Modes4096 x 2160 @ 30p / 200 Mbps, MOV, H.264, Linear PCM4096 x 2160 @ 25p / 200 Mbps, MOV, H.264, Linear PCM4096 x 2160 @ 24p / 200 Mbps, MOV, H.264, Linear PCM4096 x 2160 @ 23.98p / 200 Mbps, MOV, H.264, Linear PCM3840 x 2160 @ 30p / 200 Mbps, MOV, H.264, Linear PCM3840 x 2160 @ 25p / 200 Mbps, MOV, H.264, Linear PCM3840 x 2160 @ 24p / 200 Mbps, MOV, H.264, Linear PCM3840 x 2160 @ 23.98p / 200 Mbps, MOV, H.264, Linear PCM1920 x 1080 @ 120p / 200 Mbps, MOV, H.264, Linear PCM1920 x 1080 @ 100p / 200 Mbps, MOV, H.264, Linear PCM1920 x 1080 @ 60p / 200 Mbps, MOV, H.264, Linear PCM1920 x 1080 @ 50p / 200 Mbps, MOV, H.264, Linear PCM1920 x 1080 @ 30p / 200 Mbps, MOV, H.264, Linear PCM1920 x 1080 @ 25p / 200 Mbps, MOV, H.264, Linear PCM1920 x 1080 @ 24p / 200 Mbps, MOV, H.264, Linear PCM1920 x 1080 @ 23.98p / 200 Mbps, MOV, H.264, Linear PCM
MicrophoneStereo
SpeakerMono
Storage
Storage typesDual SD/SDHC/SDXC slots (UHS-II support)
Connectivity
USBUSB 3.2 Gen 1 (5 GBit/sec)
HDMINo
Microphone portYes
Headphone portNo
WirelessBuilt-In
Wireless notes802.11b/g/n + Bluetooth
Remote controlYes (wired, cable release or smartphone)
Physical
Environmentally sealedYes
BatteryBattery Pack
Weight (inc. batteries)497 g (1.10 lb / 17.53 oz)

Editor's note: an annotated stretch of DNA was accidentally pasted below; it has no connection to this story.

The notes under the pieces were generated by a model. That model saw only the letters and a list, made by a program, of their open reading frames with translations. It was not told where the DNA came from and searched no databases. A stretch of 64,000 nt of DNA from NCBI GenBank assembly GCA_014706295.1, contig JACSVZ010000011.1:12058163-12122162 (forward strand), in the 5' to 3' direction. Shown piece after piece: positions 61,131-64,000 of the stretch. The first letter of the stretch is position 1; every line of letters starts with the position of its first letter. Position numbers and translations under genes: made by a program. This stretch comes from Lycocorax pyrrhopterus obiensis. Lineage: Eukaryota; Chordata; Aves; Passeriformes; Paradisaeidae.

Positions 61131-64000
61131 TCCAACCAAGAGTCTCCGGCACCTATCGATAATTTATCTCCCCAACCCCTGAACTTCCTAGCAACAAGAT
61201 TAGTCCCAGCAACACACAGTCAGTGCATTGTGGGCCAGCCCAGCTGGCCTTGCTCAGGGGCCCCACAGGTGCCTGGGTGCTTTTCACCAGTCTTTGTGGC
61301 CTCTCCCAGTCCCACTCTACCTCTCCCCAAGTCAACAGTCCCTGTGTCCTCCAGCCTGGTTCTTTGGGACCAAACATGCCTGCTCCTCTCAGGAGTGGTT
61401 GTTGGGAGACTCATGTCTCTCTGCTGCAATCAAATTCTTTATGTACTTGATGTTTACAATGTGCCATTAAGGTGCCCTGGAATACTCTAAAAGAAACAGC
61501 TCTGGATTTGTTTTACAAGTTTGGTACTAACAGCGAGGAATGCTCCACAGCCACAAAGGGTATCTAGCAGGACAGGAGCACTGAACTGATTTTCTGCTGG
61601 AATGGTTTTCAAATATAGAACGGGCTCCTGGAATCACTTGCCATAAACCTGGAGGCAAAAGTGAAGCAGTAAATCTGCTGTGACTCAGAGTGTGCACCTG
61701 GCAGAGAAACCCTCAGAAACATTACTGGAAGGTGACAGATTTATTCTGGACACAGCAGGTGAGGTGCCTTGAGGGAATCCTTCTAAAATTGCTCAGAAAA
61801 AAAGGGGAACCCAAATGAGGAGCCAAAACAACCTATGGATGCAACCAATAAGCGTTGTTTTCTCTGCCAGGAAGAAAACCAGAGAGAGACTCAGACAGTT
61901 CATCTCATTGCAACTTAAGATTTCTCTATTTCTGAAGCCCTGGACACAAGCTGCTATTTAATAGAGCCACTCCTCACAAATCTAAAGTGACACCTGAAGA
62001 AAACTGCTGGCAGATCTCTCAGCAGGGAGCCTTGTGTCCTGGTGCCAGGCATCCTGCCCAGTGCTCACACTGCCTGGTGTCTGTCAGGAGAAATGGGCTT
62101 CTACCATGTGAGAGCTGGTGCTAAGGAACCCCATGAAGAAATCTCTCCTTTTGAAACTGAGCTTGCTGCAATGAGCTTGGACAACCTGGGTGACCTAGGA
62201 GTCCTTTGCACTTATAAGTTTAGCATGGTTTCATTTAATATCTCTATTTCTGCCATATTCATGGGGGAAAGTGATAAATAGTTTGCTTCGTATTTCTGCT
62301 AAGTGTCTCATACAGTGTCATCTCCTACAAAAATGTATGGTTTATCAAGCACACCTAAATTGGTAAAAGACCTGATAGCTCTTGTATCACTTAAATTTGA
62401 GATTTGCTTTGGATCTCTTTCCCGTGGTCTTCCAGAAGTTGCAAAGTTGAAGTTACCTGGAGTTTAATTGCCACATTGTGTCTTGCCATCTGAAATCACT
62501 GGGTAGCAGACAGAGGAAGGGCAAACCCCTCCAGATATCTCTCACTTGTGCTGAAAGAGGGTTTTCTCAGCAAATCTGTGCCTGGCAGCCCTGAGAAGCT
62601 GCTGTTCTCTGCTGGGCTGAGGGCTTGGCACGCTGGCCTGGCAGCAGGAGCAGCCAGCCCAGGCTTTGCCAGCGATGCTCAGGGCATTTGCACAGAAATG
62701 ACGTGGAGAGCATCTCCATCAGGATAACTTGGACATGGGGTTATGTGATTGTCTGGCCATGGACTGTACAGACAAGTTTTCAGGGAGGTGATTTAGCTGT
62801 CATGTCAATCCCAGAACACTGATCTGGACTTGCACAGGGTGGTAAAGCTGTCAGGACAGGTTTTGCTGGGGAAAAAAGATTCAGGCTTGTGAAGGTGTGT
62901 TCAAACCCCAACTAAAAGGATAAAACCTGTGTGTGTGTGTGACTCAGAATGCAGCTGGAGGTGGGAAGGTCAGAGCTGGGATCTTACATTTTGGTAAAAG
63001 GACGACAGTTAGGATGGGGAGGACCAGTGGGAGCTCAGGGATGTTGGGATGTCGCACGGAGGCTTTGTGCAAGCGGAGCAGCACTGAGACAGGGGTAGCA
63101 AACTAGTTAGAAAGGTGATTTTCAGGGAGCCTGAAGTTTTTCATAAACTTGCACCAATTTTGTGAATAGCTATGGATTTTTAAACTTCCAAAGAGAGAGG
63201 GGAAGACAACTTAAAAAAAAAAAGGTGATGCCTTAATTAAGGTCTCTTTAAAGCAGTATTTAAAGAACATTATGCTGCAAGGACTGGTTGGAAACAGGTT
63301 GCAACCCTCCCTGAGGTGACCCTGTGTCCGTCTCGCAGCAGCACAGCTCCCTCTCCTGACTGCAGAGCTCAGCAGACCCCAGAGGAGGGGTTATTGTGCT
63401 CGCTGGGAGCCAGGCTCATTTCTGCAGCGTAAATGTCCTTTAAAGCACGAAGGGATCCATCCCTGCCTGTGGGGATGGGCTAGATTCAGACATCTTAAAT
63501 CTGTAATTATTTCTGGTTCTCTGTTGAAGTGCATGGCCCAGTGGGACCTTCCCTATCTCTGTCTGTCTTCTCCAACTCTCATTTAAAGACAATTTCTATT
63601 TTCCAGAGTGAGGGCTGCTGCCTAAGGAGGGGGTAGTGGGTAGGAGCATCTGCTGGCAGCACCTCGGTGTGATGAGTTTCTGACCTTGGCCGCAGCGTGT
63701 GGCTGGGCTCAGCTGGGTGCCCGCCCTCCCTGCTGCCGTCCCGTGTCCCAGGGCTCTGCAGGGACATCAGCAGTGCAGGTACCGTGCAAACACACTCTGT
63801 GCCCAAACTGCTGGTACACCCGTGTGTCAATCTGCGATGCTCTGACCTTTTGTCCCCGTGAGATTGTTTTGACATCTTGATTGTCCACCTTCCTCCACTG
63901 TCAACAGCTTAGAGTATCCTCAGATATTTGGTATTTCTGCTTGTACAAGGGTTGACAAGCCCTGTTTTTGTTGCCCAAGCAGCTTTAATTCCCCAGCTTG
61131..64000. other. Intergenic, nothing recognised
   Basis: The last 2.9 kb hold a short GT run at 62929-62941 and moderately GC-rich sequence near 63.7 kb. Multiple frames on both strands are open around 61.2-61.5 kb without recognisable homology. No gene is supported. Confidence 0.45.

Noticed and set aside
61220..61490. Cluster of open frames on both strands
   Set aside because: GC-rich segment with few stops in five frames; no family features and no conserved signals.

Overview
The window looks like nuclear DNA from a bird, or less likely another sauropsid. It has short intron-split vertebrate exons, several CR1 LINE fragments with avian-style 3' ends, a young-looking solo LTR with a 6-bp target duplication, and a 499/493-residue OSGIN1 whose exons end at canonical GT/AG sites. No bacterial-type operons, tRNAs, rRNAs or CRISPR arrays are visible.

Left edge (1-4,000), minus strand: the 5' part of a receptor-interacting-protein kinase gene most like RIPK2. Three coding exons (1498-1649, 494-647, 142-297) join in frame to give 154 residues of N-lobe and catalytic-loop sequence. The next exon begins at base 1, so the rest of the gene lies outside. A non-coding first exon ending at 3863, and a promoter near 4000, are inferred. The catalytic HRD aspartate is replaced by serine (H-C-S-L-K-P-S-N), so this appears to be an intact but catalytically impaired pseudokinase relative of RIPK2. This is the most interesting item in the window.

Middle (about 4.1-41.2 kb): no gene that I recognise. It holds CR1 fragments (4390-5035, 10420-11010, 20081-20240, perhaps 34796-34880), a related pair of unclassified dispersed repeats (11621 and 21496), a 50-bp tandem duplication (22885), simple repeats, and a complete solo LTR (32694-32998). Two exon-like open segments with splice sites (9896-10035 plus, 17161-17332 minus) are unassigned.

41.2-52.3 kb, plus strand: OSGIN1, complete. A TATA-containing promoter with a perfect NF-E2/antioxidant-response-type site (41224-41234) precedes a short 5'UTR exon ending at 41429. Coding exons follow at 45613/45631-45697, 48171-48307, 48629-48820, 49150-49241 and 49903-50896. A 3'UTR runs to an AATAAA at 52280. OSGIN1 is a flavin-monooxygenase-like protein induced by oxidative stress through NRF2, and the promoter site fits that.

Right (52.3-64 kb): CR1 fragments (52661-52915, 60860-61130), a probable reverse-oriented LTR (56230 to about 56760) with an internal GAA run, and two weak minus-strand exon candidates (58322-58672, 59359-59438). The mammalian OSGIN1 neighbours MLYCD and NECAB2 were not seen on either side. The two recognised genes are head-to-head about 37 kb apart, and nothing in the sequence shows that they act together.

Dimensions141 x 83 x 46 mm (5.55 x 3.27 x 1.81″)
Other features
Orientation sensorYes
GPSNone

Fujifilm X-Pro3 Verdict

If you are willing to get used to the X-Pro3 and its peculiarities, it is shaping up to be one of the most remarkable cameras for street photography that you can now purchase. It is a powerful stills performer, and features like the hybrid viewfinder and the ‘hidden LCD’ offer it a distinctive (though controversial) mirrorless shooting experience.

Those individuals who do not have a sentimental attachment to rangefinder or film cameras would fare better with more conventional alternatives such as the Fujifilm X-T3 or the Sony A6400.

Related Articles

Leave a Reply

Your email address will not be published. Required fields are marked *

Back to top button